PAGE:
Casing eccentricity has been considered as a problem during design and calculations of primary cementing, particularly in inclined and horizontal wellbores. Engineering calculations are usually based on the assumption of concentric annuls, which usually leads to erroneous or at least inaccurate results. One of the major problems of primary cementing is improper displacement of cement slurry around casing in the annular space. This often leads to gas channeling I gas wells, which consequently necessitates expensive squeeze job. Therefore, it is important for accurate engineering designs to use actual eccentricity values and not a concentric casing assumption in the derivations and application of used equations. This requires accurate eccentricity estimation.
The ambitious objectives of this study are to estimate the casing eccentricity at inclined section of a directional well as a function of hole inclination angle, applied tension, and measured depth. To achieve these goals, a two-dimensional finite element method (FEM) was used. Furthermore, the influences of inclination angle, casing length, and tension force on the calculated values of casing eccentricity are investigated. Casing lengths of 102, 204, and 300 ft from the bottom of the hole with different inclination angles of 15°, 30°, 45°, 60°, 70°, and 90° were modeled under different tensile forces i.e., 0, 20000, 40000, and 60000 lbf., respectively.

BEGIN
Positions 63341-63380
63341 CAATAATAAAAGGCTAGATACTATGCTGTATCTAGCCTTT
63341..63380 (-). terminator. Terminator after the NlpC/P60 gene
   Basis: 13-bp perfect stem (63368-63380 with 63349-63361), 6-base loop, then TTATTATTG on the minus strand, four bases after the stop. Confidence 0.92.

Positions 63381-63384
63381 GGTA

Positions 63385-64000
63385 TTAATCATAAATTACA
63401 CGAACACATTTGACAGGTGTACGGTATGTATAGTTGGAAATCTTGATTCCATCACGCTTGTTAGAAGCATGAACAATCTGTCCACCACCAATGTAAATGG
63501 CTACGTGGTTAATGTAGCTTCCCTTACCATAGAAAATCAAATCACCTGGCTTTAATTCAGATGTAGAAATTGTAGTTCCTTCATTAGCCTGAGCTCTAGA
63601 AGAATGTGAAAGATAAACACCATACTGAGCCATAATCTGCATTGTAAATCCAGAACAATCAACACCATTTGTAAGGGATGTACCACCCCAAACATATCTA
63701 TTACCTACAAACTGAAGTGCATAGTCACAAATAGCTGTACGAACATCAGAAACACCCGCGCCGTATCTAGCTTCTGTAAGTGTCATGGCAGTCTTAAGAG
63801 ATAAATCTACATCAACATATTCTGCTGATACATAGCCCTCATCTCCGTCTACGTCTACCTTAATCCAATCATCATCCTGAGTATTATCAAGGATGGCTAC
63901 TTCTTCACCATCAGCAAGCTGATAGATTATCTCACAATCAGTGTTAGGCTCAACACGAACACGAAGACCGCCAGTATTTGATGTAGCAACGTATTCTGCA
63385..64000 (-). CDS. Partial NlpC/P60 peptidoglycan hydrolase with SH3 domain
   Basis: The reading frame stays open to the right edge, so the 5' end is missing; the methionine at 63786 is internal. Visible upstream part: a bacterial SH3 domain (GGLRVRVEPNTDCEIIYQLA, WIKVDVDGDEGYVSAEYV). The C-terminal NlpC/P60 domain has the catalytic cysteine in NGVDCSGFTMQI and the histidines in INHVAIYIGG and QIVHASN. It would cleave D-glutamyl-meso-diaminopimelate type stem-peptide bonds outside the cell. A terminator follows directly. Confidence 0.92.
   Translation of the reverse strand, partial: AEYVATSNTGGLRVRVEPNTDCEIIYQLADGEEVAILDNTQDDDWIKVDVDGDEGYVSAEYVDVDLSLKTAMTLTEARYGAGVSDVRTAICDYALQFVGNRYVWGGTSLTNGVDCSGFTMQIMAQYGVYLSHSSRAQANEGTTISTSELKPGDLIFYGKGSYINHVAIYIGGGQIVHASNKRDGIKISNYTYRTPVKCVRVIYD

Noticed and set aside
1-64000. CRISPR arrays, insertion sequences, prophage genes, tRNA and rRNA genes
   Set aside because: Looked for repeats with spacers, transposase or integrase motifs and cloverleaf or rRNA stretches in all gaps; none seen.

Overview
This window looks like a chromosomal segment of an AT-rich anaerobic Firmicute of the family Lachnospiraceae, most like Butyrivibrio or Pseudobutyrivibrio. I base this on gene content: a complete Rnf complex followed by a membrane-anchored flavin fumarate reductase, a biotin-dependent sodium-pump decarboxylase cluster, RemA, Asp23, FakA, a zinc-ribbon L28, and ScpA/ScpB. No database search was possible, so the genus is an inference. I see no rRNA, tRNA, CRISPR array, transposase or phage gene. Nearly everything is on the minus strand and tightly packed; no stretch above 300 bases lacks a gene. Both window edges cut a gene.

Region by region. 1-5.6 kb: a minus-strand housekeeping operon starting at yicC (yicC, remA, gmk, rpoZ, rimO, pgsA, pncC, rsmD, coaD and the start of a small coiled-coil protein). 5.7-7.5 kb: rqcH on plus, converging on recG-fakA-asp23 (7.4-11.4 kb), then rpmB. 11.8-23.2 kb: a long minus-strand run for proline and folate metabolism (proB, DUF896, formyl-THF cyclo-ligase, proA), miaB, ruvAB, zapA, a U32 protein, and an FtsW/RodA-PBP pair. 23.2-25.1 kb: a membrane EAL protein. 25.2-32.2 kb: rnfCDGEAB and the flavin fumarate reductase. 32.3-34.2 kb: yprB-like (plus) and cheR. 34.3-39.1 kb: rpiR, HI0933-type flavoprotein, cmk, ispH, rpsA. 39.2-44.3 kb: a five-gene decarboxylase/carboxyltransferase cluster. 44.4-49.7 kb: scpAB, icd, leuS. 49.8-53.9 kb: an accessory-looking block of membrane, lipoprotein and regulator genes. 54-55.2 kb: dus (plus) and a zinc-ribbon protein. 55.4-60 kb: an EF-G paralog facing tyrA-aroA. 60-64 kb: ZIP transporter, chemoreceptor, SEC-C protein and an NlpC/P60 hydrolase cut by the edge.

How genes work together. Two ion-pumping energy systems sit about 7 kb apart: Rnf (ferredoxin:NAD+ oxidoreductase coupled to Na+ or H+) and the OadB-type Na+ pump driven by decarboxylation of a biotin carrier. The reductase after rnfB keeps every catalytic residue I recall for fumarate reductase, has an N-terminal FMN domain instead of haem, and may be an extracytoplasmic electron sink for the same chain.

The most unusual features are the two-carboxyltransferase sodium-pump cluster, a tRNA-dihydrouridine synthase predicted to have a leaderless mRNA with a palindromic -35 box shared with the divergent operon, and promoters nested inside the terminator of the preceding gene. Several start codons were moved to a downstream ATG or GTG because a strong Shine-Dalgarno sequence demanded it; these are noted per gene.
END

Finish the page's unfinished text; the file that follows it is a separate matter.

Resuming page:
The results indicate that increase of inclination angle increases the casing eccentricity. The inclination angle has a major effect on the casing eccentricity when it is between 0° (vertical hole) and 30° (inclined), and change in effect when it is between 45° (inclined) and 90°(horizontal).
The results also showed that as the applied tension force increases, the casing eccentricity decreases. Furthermore, it is concluded that the casing length has no effect on the calculated values of casing eccentricity.
The attained results of this study provide more understanding of the role of casing eccentricity with respect to hole inclination and tensile force. Furthermore, it may have a real impact on well borehole cleaning, casing design, and cementing hydraulics of inclined/horizontal wellbore holes.